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Neurol India. 2019 Sep-Oct;67(5):1188-1193. doi: 10.4103/0028-3886.271263.

Tantra and Modern Neurosciences: Is there any Correlation?

Author information

1
Department of Neurology, Massachusetts General Hospital/Brigham and Women's Hospital/Harvard Medical School, Boston, Massachusetts, USA.
2
Founder, Adhyatmikta, New Delhi, India.
3
Department of Neurology, Brown University Medical Center, Providence, Rhode Island, USA.
4
Benson-Henry Institute for Mind Body Medicine, Massachusetts General Hospital; Osher Center for Integrative Medicine, Brigham and Women's Hospital and Harvard Medical School, Boston, MA, USA.
5
Department of Neurology, Massachusetts General Hospital/Harvard Medical School, Boston, MA, USA.
6
Department of Nuclear Magnetic Resonance, All India Institute of Medical Sciences, New Delhi, India.

Abstract

Background and Aims:

Many studies have conclusively proven that meditative techniques derived from the Indian systems of philosophy, meditation and ritual classified as "Tantra" can bring about sustained changes in the structure and function of the nervous system of practitioners. The aim of this study is to provide neuroscientists a framework through which to interpret Tantra, and thereby provide a foundation upon which future interdisciplinary study can be built.

Methods:

We juxtapose Tantric concepts such as the subtle body, nadis and mantras with relevant neuroscientific findings. Our premise is that through sustained internalization of attention, Tantric practitioners were able to identify and document subtle changes in their field of awareness, which usually do not cross the threshold to come into our perception.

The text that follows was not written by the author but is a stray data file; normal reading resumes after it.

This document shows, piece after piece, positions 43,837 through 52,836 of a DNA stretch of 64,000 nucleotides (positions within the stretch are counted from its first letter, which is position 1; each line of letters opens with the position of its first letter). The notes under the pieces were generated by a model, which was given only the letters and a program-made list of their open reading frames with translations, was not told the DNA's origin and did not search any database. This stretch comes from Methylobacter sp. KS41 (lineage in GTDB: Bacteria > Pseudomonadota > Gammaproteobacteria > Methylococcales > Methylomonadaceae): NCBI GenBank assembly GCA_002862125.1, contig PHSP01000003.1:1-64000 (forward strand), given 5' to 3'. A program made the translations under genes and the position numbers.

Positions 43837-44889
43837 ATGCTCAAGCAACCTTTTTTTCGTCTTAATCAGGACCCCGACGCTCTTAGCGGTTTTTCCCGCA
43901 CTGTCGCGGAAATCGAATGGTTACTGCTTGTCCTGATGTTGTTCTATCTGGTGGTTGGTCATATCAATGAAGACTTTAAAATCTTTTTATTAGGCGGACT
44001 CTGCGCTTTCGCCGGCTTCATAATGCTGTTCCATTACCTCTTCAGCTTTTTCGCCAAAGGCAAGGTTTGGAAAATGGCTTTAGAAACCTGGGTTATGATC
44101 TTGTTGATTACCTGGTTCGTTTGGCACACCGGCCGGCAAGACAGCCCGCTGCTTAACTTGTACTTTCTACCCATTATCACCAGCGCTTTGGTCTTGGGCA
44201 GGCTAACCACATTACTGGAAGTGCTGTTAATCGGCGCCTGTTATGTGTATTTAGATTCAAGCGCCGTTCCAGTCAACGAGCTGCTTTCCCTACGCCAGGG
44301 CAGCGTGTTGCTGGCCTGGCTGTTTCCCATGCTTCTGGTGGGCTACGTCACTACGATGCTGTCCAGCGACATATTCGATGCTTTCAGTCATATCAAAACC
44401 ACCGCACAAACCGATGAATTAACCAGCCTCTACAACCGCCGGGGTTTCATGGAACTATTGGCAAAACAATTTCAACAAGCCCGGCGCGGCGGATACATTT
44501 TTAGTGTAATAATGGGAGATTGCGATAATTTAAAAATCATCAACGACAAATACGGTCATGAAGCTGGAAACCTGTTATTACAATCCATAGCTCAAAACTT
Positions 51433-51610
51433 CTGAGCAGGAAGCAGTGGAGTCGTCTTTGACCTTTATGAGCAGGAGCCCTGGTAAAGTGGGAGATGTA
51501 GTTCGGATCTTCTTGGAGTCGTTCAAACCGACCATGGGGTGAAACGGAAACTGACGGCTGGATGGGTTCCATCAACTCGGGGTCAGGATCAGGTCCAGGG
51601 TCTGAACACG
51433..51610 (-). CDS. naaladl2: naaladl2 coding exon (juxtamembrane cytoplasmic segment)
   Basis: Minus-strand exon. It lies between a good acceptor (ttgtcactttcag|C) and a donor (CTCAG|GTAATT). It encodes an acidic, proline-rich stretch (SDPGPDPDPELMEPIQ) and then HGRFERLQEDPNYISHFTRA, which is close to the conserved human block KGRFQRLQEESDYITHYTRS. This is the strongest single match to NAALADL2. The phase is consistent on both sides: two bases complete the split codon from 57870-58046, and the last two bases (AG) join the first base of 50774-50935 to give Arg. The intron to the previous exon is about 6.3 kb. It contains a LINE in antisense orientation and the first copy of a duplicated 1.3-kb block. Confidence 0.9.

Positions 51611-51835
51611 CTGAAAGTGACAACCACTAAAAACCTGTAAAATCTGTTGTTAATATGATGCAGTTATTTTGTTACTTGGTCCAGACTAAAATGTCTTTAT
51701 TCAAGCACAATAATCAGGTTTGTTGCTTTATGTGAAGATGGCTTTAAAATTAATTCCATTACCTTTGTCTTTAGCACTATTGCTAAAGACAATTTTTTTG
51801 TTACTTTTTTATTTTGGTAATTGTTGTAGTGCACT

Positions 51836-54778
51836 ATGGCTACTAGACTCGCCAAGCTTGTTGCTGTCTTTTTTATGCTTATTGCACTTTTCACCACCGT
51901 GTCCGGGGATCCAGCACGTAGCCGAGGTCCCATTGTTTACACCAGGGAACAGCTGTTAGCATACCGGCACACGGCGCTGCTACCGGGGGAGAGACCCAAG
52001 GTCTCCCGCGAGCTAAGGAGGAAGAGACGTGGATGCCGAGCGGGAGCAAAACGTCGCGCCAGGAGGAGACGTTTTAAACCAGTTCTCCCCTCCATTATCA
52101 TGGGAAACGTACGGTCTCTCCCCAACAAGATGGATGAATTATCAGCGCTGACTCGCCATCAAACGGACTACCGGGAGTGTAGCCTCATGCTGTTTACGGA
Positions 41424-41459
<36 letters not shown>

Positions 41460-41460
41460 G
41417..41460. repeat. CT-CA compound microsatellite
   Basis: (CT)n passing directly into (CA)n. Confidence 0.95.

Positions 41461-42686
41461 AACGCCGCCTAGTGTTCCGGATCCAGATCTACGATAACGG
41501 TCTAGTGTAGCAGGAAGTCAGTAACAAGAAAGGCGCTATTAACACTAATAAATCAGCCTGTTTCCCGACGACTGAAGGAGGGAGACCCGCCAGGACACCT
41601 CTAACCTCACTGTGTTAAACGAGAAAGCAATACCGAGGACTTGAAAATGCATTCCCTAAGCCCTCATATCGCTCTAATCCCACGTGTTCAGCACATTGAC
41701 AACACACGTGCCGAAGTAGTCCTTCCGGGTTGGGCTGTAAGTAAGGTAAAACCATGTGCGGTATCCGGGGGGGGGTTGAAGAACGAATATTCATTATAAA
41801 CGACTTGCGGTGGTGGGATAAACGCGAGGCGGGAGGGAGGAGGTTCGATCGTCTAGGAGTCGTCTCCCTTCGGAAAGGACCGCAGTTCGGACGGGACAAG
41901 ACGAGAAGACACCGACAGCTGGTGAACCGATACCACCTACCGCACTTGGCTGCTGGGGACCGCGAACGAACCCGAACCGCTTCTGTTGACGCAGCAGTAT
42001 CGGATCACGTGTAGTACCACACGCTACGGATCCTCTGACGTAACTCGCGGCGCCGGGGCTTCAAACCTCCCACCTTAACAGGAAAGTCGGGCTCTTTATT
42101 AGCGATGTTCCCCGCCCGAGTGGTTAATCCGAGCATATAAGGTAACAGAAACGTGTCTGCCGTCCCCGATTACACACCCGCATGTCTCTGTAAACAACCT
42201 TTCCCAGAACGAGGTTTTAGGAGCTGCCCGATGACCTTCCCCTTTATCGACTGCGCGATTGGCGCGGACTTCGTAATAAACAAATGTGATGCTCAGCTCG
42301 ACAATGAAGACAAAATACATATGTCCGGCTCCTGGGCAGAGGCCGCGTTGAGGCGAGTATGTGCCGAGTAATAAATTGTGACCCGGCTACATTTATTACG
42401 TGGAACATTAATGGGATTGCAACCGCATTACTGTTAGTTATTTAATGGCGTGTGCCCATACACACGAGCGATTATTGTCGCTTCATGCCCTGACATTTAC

Results:

The descriptions left by Tantric philosophers are often detailed and empirical, but they are about subjective phenomena, rather than external objects. They also focus on individual experiences, rather than the group-level analyses favored by modern medical science.

Conclusion:

Systematic exploration of Tantric texts can be of tremendous value in expanding our understanding of human beings' experiential reality, by enabling us to build bridges between first-person and third-person approaches to the nervous system. This may open up new avenues for cognitive enhancement and treating neurological diseases.

KEYWORDS:

Buddhism; Hinduism; interoception; mantra; meditation; neuroscience; subtle body; tantra

PMID:
31744942
DOI:
10.4103/0028-3886.271263
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